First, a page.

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Poll

I guess U.S. politicians get to decide how our country participates in the 2008 Olympics, which is quickly turning into an orgy of communist propaganda and censorship.  What would you do?

Let China and IOC do whatever the hell they want
- 15 (39.5%)
Mild statements of condemnation
- 1 (2.6%)
Strong statements of condemnation, no boycotts
- 5 (13.2%)
Have U.S. boycott just the opening ceremony
- 4 (10.5%)
Have U.S. boycott the games altogether
- 7 (18.4%)
Pressure all U.S. allies (NATO, Japan, South Korea, etc) to boycott
- 3 (7.9%)
Take further steps to sabotage the games: media blackout, charges against athletes who participate, etc
- 0 (0%)
We have more nukes than they do, so ...
- 3 (7.9%)

Total Members Voted: 17


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Author Topic: Boycott Beijing Olympics?  (Read 8188 times)

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Alex Libman

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Boycott Beijing Olympics?
« on: April 07, 2008, 06:28:42 PM »

From AP via Yahoo News -- Protests halt Paris torch relay early --

Quote
PARIS - Organizers canceled the final leg of the Olympic run through Paris after chaotic protests Monday, snuffing out the torch and putting it aboard a bus in a humiliating concession to protesters decrying China's human rights record.

Worried officials extinguished the torch and placed it on the bus five times throughout the day as protesters tried to grab the torch and block the relay. At least two activists got almost an arm's length away before they were seized by police.

Another protester threw water at the torch but failed to put it out before being taken away.

And in San Francisco, where the torch is due to arrive Wednesday, three protesters wearing harnesses and helmets climbed up the Golden Gate Bridge and tied the Tibetan flag and two banners to its cables. The banners read "One World One Dream. Free Tibet" and "Free Tibet."

The 17.4-mile route in Paris started at the Eiffel Tower, headed down the Champs-Elysees toward City Hall, then crossed the Seine before ending at the Charlety track and field stadium.

The chaos started at the Eiffel Tower moments after the relay began. Green Party activist Sylvain Garel lunged for the first torchbearer, former hurdler Stephane Diagana, and shouted "Freedom for the Chinese!" before security officials pulled him back.

The torch moved on but was soon put out by security officers and placed aboard the bus after a crowd of activists waving Tibetan flags confronted the torchbearer on a road along the Seine.

The torch went back on the bus less than an hour later after the procession was halted by activists who booed and chanted "Tibet!"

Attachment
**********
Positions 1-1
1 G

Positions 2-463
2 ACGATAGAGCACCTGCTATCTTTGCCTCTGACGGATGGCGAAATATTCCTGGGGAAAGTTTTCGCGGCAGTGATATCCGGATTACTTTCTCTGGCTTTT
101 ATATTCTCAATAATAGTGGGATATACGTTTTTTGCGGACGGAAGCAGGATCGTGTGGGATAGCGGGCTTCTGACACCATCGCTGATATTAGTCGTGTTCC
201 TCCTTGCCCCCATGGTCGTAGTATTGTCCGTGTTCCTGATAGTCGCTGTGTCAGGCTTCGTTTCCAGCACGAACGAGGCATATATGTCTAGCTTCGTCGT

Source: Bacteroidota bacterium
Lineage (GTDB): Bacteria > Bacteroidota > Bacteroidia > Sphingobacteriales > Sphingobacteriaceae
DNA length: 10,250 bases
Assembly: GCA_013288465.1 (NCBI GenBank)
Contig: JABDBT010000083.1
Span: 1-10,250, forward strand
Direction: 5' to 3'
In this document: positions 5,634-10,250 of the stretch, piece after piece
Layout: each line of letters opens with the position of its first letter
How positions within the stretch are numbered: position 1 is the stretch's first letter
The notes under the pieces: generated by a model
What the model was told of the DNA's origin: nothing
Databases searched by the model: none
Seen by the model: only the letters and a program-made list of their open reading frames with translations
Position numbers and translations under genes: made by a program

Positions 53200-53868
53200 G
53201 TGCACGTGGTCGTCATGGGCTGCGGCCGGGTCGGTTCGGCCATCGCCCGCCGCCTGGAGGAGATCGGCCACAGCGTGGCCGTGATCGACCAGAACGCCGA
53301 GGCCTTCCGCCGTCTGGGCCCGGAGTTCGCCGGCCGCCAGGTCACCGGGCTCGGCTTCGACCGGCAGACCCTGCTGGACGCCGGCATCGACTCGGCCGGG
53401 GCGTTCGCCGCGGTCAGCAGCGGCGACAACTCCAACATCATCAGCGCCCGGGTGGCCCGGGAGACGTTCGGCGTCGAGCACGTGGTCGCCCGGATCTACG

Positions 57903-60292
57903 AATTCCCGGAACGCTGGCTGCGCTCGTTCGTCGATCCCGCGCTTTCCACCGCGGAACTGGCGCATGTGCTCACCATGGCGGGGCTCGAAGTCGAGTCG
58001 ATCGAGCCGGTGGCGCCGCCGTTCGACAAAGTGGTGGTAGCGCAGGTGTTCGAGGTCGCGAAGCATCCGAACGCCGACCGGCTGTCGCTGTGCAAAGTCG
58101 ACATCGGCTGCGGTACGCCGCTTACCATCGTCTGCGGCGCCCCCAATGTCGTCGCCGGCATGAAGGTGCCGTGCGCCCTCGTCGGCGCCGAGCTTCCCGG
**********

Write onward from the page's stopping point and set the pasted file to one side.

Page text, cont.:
"We respect that right for people to demonstrate peacefully, but equally there is a right for the torch to pass peacefully and the runners to enjoy taking part in the relay," International Olympic Committee spokeswoman Giselle Davies told The Associated Press.

Security officials appeared to interrupt the procession for the third time simply because they had spotted demonstrators ahead. Protesters threw plastic bottles, cups and pieces of bread at the bus, and at a male athlete in a wheelchair.

"Nothing is happening as planned. It's unfortunate," Diagana told France 2 television.

The torch went back inside the bus a fourth time shortly after a protester approached it with a fire extinguisher near the Louvre. Officers grabbed the demonstrator before he could start to spray. Police said later that at least 28 people had been taken into custody.

The flame was whisked into a bus for the last time outside the National Assembly, where protesters gathered and a banner on the building read: "Respect for Human Rights in China."

Other demonstrators scaled the Eiffel Tower and Notre Dame cathedral and hung banners depicting the Olympic rings as handcuffs.

"The flame shouldn't have come to Paris," said protester Carmen de Santiago, who had "free" painted on one cheek and "Tibet" on the other.

Activists carrying Chinese flags held counter-demonstrations.

"The Olympic Games are about sports. It's not fair to turn them into politics," said Gao Yi, a Chinese second-year doctoral student studying computer science in Paris.

Police had drawn up an elaborate plan to keep the torch in a safe "bubble," hoping to prevent the chaos that marred the relay Sunday in London, where police repeatedly scuffled with activists angry about China's human rights record.

One protester tried to grab the torch; another tried to put out the flame with what appeared to be a fire extinguisher. Thirty-seven people were arrested.

In Paris, about 3,000 officers were deployed on motorcycles, in jogging gear and with inline roller skates. Torchbearers were encircled by several hundred officers. Boats patrolled the Seine River, which slices through the French capital, and a helicopter flew overhead.

French President Nicolas Sarkozy has left open the possibility of boycotting the Olympic opening ceremony in Beijing depending on how the situation evolves in Tibet. Foreign Minister Bernard Kouchner said Monday that was still the case.

Activists have been protesting along the torch route since the flame embarked on its 85,000-mile journey from Ancient Olympia in Greece to the Aug. 8-24 Beijing Olympics.

The round-the-world trip is the longest in Olympic history, and is meant to highlight China's rising economic and political power. Activists have seized on it as a platform for their causes.

Beijing organizers criticized London's protesters, saying their actions were a "disgusting" form of sabotage by Tibetan separatists.